??

nesqi
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10139 Factovisors. WA, need more test data.

Post by nesqi » Sun Oct 03, 2004 7:44 pm

Could someone post more test data for this problem?

This is the test data I have tested on so far:

Input:

0 1
1 1
2 1
3 6
1233473 1233473
46337 2144430863
2144430862 2144430863
12 479001600
12 43545600
12 6220800
12 467775
12 248832
12 42525
12 1925
12 1215
12 1024
12 243
12 77
12 25
12 11
12 7
12 2048
12 729
12 125
12 121
12 49
1 2
2 3
0 2
0 1233473
1233472 1233473


Output:

1 divides 0!
1 divides 1!
1 divides 2!
6 divides 3!
1233473 divides 1233473!
2144430863 divides 46337!
2144430863 divides 2144430862!
479001600 divides 12!
43545600 divides 12!
6220800 divides 12!
467775 divides 12!
248832 divides 12!
42525 divides 12!
1925 divides 12!
1215 divides 12!
1024 divides 12!
243 divides 12!
77 divides 12!
25 divides 12!
11 divides 12!
7 divides 12!
2048 does not divide 12!
729 does not divide 12!
125 does not divide 12!
121 does not divide 12!
49 does not divide 12!
2 does not divide 1!
3 does not divide 2!
2 does not divide 0!
1233473 does not divide 0!
1233473 does not divide 1233472!


It looks ok too me. What am I missing??
Are there some tricky cases that I have missed?

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dumb dan
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Post by dumb dan » Mon Oct 04, 2004 6:34 pm

You seem to have tested quite alot, and they all look ok.
Here are a few more:

input:

Code: Select all

94764610 284293833
94764612 284293833
11 479001600
21471 2147483647
7 32
8 128
8 256
output:

Code: Select all

284293833 does not divide 94764610!
284293833 divides 94764612!
479001600 does not divide 11!
2147483647 does not divide 21471!
32 does not divide 7!
128 divides 8!
256 does not divide 8!

nesqi
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Post by nesqi » Tue Oct 05, 2004 12:12 am

I found the problem! Thanks allot!

d91-lek
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Post by d91-lek » Wed Oct 06, 2004 10:35 pm

alu_mathics wrote:For my w.a. solution i have to change the long data into long long.
Formula:
The number of occurence of a prime factor in n! is
summation (floor(n/pow(f,i))) where i=1,2,3.... and pow(f,i)<=n;
while calculating the value of pow(f,i) my previous code gives data overflow.Do you consider that case?Hope so.
I really needed that calm stating of a way to count the occurances. Thank you.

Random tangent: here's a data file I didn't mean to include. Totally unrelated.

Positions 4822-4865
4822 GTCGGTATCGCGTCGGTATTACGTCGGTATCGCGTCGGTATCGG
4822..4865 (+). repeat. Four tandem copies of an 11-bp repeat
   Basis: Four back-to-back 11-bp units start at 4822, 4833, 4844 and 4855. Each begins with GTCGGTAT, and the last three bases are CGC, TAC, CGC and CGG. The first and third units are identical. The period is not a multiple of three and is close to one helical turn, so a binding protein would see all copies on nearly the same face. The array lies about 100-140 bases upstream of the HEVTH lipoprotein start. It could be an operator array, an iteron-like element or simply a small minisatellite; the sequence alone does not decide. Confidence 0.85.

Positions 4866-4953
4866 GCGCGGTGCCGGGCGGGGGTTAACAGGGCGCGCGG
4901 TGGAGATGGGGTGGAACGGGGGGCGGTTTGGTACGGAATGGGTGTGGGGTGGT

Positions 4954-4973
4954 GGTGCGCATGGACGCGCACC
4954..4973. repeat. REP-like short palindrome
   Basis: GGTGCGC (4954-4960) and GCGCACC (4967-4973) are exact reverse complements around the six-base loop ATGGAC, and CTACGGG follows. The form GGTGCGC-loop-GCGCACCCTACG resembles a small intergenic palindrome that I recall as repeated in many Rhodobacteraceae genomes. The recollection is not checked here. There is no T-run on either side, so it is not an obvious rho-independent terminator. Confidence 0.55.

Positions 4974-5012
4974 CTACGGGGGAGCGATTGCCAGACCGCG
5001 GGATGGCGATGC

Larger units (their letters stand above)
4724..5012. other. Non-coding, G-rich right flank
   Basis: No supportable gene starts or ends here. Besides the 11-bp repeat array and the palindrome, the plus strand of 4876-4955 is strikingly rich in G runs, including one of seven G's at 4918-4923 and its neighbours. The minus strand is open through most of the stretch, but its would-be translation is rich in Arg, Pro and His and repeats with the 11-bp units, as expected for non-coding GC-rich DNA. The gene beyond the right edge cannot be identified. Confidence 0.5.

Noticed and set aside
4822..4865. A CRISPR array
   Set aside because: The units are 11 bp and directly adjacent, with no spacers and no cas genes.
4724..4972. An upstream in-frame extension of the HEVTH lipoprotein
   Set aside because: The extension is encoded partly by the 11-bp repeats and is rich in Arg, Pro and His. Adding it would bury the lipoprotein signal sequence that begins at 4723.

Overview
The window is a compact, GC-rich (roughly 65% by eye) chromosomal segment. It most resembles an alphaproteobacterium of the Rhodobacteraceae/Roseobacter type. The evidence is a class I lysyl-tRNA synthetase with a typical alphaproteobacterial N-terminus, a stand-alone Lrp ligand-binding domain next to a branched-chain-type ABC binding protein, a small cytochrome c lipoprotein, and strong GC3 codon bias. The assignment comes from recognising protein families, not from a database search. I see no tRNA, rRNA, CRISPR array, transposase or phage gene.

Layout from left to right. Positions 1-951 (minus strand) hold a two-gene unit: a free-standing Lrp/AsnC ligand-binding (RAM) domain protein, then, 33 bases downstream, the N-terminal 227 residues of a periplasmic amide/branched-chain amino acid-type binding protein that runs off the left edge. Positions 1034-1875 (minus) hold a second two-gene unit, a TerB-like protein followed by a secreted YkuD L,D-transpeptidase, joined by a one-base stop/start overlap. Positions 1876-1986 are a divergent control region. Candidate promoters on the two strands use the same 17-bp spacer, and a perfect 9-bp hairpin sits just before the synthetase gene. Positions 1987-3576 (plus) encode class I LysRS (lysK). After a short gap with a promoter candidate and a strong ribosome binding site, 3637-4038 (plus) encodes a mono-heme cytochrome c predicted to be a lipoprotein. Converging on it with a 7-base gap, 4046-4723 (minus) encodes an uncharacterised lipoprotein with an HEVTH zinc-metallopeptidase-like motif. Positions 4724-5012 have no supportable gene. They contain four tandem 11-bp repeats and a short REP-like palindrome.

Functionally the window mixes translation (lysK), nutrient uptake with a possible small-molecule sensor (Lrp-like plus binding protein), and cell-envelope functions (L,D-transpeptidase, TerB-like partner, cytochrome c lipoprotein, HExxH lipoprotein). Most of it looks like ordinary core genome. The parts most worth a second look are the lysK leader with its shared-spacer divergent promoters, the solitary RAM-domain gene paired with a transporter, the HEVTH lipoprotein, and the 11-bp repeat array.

I would like to add that long long is not necessary to avoid overflow. Consider
this overflowing algorithm:

Code: Select all

/* Gives f's occurances in n! */
int multiplicity_in_factorial(int f, int n) {
  int sum = 0, fpot = f;
  while(fpot <= n) {
    sum += n / fpot;
    fpot *= f;
  }
  return sum;
}
Yes I'm very sloppy by using int. My and Valladolid's MAXINT is 2147483647 today.
Anyway, when n = MAXINT, fpot overflows since fpot > MAXINT becomes the loop
stopping criterion.
In order not to multiply fpot with f if the product is greater than MAXINT we just
have to divide MAXINT by f and use that for comparison before we multiply. And
furthermore, we don't need to know MAXINT. n fits in our datatype, no? Well, don't
ever go beyond n.

Code: Select all

/*   Gives f's occurances in n! */
int multiplicity_in_factorial(int f, int n) {
  int sum = 0, fpot = 1;
  int fpotlim = n / f;
  while(fpot <= fpotlim) {
    fpot *= f;
    sum += n / fpot;
  }
  return sum;
}
Totally wrong? A little correct? Please?
Last edited by d91-lek on Thu Apr 07, 2005 5:13 pm, edited 1 time in total.

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dumb dan
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Post by dumb dan » Thu Oct 07, 2004 1:07 pm

looks ok as far as I can tell

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Sedefcho
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algotihm? hints ?

Post by Sedefcho » Mon Feb 21, 2005 12:58 pm

How do you deal with that problem anyway ?
It says both M and N could be <= 2^31 so we can not
precalculate the primes up to 2^31, this is too high limit.
Any hints about algotihms ?

By the way problem 10780 is basically the
same problem. Check this:
http://acm.uva.es/p/v107/10780.html

But in problem 10780 we have the restirctions:
1<m<5000
0<n<10000
which makes the problem much easier as we can just
precalculate the primes up to a certain limit and then
answer the question if M divides N much easier.

How do you deal with that problem ?
For example if M is some huge prime
( 1 000 000 000 < M < 2147483648 = 2^31 ) ?
How do we attack the problem in that case ?

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Post by Larry » Thu Mar 03, 2005 11:51 pm

You don't always need to precalc primes..